If past suitors are any indication of interest, in 2020 Microsoft explored a deal to buy TikTok, at the behest of Trump, who had also encouraged the US tech firm Oracle and the retail corporation Walmart to take a large stake. ByteDance has a number of US investors, including the investment firms General Atlantic, Susquehanna and Sequoia Capital.

However, analysts at Wedbush Securities, a US financial services firm, say they do not expect the Chinese government to sanction a sale that includes TikTok’s algorithm, the extremely effective technology that curates what people see on the app.

“The value of TikTok would dramatically change without the algorithms and makes the ultimate sale/divestiture of TikTok a very complex endeavour with many potential strategic/financial bidders waiting anxiously for this process to kick off,” Wedbush said in a note to investors, which valued its UK operations at $100bn (£80.3bn) with the algorithm but between $30bn and $40bn without.

What does the Chinese government think?

The Chinese government said last year it would “firmly oppose” the sale of the app, adding it would “seriously undermine the confidence of investors from various countries, including China, to invest in the United States”. China also has export rules that prohibit the sale of certain technologies.

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Biden Will Keep Campaigning On TikTok—Despite Signing Law That Could Ban The App

Biden Will Keep Campaigning On TikTok-Despite Signing Law That Could Ban The App

President Joe Biden signed a bill into law Wednesday morning that requires Chinese company ByteDance to sell TikTok or it will be banned in the United States.


President Joe Biden’s reelection campaign will stay on TikTok, even though the president signed a bill Wednesday morning that requires the Chinese-owned app to be sold or banned in the U.S due to safety concerns.


The Biden campaign told Forbes TikTok is a way for the campaign “to show up and meet voters where they are” and to ensure their “content is being seen by voters.”

The campaign said it would be using enhanced security measures on TikTok, but could not elaborate “for security reasons.”

Earlier Wednesday, Biden signed the bill—which was packaged with aid for Ukraine, Israel and Taiwan—that requires TikTok’s China-based parent company ByteDance to either sell the platform or face a U.S. ban in the next year.

The bill requires TikTok’s sale or ban because of security concerns that ByteDance could give TikTok user data like browsing history and location to China’s government, though TikTok officials have routinely denied the app has or would give user information to the government.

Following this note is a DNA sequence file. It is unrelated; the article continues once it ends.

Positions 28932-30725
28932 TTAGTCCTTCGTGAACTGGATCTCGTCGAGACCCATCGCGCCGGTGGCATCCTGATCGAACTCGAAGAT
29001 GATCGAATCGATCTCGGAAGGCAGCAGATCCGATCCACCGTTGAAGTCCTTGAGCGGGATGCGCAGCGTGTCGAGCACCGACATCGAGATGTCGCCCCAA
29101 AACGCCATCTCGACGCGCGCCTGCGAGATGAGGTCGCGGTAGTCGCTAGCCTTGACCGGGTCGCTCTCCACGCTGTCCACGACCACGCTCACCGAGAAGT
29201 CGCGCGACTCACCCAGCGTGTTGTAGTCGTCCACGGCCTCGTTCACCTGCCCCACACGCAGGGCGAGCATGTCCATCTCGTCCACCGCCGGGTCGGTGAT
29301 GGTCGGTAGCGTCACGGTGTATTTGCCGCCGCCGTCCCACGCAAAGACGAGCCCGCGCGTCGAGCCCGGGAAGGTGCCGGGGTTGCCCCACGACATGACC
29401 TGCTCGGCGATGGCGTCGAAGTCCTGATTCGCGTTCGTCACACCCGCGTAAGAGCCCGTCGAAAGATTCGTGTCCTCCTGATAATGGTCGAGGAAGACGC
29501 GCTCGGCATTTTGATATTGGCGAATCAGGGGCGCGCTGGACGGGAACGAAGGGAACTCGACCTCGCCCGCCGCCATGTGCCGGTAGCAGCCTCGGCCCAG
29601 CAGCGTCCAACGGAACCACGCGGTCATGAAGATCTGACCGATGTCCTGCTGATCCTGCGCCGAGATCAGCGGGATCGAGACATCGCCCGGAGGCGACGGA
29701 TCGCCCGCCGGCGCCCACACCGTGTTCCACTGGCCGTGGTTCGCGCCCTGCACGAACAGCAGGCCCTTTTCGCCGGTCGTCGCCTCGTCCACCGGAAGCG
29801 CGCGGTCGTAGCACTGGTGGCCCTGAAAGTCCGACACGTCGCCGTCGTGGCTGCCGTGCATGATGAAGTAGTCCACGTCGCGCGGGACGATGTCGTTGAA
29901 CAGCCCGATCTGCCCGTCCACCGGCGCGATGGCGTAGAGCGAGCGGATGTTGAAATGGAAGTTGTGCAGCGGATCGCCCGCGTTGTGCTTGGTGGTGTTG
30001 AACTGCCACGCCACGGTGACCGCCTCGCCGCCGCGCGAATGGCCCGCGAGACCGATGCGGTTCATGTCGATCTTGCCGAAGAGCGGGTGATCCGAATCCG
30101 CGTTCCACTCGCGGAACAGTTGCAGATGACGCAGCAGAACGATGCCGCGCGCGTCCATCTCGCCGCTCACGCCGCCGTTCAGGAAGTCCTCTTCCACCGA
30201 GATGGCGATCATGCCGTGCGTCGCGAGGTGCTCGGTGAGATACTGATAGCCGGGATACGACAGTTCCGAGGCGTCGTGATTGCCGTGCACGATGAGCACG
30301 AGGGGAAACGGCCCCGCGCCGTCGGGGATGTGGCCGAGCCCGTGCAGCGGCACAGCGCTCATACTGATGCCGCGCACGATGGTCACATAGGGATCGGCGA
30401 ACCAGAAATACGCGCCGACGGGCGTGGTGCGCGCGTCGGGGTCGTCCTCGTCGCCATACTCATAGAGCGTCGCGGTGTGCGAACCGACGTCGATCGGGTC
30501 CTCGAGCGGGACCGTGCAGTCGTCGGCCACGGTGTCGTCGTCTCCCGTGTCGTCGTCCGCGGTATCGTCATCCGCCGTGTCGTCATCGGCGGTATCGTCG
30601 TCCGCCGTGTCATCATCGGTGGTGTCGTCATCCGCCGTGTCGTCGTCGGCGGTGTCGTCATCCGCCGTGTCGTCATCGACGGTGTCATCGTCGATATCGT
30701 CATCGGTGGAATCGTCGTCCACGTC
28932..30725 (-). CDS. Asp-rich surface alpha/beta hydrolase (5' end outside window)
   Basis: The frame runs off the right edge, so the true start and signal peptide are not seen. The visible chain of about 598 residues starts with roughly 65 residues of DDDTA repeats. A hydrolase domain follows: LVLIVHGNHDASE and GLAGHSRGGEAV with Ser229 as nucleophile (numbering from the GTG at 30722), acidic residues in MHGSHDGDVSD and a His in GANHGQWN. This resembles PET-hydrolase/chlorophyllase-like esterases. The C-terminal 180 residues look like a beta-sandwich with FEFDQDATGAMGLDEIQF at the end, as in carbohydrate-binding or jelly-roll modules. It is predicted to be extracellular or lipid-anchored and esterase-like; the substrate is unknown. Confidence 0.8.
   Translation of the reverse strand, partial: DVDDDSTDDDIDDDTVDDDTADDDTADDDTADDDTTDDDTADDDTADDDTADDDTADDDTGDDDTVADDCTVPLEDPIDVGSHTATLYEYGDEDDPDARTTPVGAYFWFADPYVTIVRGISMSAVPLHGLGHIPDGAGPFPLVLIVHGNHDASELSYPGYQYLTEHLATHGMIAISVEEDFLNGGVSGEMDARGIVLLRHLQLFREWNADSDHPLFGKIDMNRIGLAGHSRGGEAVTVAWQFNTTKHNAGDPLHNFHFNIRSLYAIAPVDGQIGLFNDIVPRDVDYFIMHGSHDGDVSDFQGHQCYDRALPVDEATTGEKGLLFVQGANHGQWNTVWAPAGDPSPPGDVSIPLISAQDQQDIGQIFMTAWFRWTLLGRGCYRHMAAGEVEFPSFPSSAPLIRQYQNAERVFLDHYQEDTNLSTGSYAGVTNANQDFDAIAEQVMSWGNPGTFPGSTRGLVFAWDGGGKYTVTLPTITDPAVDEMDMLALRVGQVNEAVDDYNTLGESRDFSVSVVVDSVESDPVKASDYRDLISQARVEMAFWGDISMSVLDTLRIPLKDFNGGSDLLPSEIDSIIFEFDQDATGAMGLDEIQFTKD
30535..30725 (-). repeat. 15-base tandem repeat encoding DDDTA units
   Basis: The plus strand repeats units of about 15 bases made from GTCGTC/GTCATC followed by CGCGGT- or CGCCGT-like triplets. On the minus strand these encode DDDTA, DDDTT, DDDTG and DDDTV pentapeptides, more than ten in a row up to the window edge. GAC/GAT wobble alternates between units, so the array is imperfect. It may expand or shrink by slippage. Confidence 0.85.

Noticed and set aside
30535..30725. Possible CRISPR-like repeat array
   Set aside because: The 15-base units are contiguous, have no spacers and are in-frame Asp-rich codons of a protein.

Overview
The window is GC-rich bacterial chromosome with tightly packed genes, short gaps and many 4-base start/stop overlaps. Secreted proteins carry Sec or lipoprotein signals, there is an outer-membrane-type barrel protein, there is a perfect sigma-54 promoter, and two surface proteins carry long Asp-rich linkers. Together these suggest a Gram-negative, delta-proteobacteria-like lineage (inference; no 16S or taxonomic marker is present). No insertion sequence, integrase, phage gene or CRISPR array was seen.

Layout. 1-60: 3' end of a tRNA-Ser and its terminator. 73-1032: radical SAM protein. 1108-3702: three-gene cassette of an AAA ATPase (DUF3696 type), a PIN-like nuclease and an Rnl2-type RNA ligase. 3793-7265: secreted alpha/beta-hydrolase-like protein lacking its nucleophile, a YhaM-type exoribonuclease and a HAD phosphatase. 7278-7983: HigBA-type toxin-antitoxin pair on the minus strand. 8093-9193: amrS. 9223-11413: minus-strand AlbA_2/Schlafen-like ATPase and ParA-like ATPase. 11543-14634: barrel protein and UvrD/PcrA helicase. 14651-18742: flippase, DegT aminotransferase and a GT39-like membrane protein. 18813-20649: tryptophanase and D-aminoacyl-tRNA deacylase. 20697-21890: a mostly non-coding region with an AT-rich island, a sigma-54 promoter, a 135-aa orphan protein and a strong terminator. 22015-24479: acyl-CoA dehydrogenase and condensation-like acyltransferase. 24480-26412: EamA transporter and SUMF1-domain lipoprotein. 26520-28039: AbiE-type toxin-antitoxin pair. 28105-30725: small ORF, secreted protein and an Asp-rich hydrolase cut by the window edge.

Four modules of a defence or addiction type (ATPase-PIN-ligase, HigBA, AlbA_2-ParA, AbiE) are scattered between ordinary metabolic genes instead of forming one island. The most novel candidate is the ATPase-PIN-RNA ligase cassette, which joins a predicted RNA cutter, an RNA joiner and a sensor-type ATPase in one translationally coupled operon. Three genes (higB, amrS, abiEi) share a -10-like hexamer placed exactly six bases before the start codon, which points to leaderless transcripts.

“When the stakes are this high in the election, we are going to use every tool we have to reach young voters where they are,” the campaign said in a statement to Forbes.


306,300. That’s about how many followers the Biden-Harris HQ account has on TikTok as of Wednesday afternoon.


Biden’s team launched the TikTok account, @bidenhq, in February—despite the app already being banned on most devices owned by the federal government over security concerns. At the time, the Biden campaign said the TikTok account, which often features videos of the president and other politicians, was an effort to reach younger voters, NBC News reported. A number of lawmakers at the federal and state levels have been pushing for a TikTok ban for years, citing safety concerns and also the app’s impact on youth mental health.

Former President Donald Trump—who is not on TikTok—first attempted to ban TikTok in 2020 by signing an executive order requiring its sale in 45 days or banning it, though the order was blocked in court. Trump has recently reversed his stance and suggested he is against a ban. A number of states have since banned the app from their government owned devices, as well, and some have tried to ban it completely, though they’ve faced legal challenges from TikTok or TikTok users.


The inevitable legal battle over the TikTok ban. TikTok has already vowed to fight the ban in court and said in a statement on its social media that, despite data privacy concerns, it has “invested billions of dollars to keep U.S. data safe and our platform free from outside influence and manipulation.”